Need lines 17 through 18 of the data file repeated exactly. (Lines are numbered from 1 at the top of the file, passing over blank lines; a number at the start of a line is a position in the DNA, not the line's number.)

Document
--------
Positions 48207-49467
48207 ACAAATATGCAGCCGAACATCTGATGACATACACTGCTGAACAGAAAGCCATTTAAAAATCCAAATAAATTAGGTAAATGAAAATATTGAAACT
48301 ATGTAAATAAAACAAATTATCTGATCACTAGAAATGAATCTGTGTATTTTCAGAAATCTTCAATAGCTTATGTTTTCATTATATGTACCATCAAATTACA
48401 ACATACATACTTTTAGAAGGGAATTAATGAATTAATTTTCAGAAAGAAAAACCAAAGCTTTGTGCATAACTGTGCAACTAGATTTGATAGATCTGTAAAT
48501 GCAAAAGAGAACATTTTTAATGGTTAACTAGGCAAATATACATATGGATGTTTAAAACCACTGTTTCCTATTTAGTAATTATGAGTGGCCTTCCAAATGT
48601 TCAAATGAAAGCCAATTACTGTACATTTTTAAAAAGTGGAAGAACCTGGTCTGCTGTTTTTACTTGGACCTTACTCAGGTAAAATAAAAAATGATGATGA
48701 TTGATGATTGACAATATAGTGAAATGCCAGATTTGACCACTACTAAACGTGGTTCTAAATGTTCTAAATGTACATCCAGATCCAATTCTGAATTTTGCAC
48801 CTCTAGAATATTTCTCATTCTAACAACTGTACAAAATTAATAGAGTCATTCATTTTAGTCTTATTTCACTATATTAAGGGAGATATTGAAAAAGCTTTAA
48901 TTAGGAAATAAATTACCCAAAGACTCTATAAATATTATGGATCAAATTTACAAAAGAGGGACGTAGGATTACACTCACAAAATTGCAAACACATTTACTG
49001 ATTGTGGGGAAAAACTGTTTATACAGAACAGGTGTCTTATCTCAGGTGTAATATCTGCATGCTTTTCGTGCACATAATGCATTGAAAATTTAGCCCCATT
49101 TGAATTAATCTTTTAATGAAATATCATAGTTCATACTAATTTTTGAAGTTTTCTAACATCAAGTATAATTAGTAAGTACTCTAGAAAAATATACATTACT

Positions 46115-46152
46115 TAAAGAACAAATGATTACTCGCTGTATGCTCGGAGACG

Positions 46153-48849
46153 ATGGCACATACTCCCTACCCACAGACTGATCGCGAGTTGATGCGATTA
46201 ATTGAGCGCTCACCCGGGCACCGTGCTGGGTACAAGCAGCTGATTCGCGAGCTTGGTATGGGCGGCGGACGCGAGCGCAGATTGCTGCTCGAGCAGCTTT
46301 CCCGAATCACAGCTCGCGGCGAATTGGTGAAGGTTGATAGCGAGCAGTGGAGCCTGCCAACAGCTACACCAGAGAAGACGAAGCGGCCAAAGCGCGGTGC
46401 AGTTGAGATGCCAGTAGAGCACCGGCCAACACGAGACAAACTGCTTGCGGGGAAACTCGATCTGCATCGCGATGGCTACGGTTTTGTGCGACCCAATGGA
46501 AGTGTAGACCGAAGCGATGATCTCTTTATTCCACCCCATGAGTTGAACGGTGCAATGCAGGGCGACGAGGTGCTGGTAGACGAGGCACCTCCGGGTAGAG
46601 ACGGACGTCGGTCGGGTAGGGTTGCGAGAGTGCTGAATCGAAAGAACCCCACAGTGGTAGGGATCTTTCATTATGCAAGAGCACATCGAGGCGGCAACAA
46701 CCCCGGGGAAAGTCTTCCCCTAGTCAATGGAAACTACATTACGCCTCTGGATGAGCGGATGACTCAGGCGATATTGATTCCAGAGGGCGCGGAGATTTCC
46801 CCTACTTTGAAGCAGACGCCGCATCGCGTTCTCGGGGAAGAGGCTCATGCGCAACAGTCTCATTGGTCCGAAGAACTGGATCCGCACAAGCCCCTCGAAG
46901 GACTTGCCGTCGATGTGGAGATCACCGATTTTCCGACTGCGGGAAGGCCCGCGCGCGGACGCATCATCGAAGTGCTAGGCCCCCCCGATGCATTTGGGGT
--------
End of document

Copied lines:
46301 CCCGAATCACAGCTCGCGGCGAATTGGTGAAGGTTGATAGCGAGCAGTGGAGCCTGCCAACAGCTACACCAGAGAAGACGAAGCGGCCAAAGCGCGGTGC
46401 AGTTGAGATGCCAGTAGAGCACCGGCCAACACGAGACAAACTGCTTGCGGGGAAACTCGATCTGCATCGCGATGGCTACGGTTTTGTGCGACCCAATGGA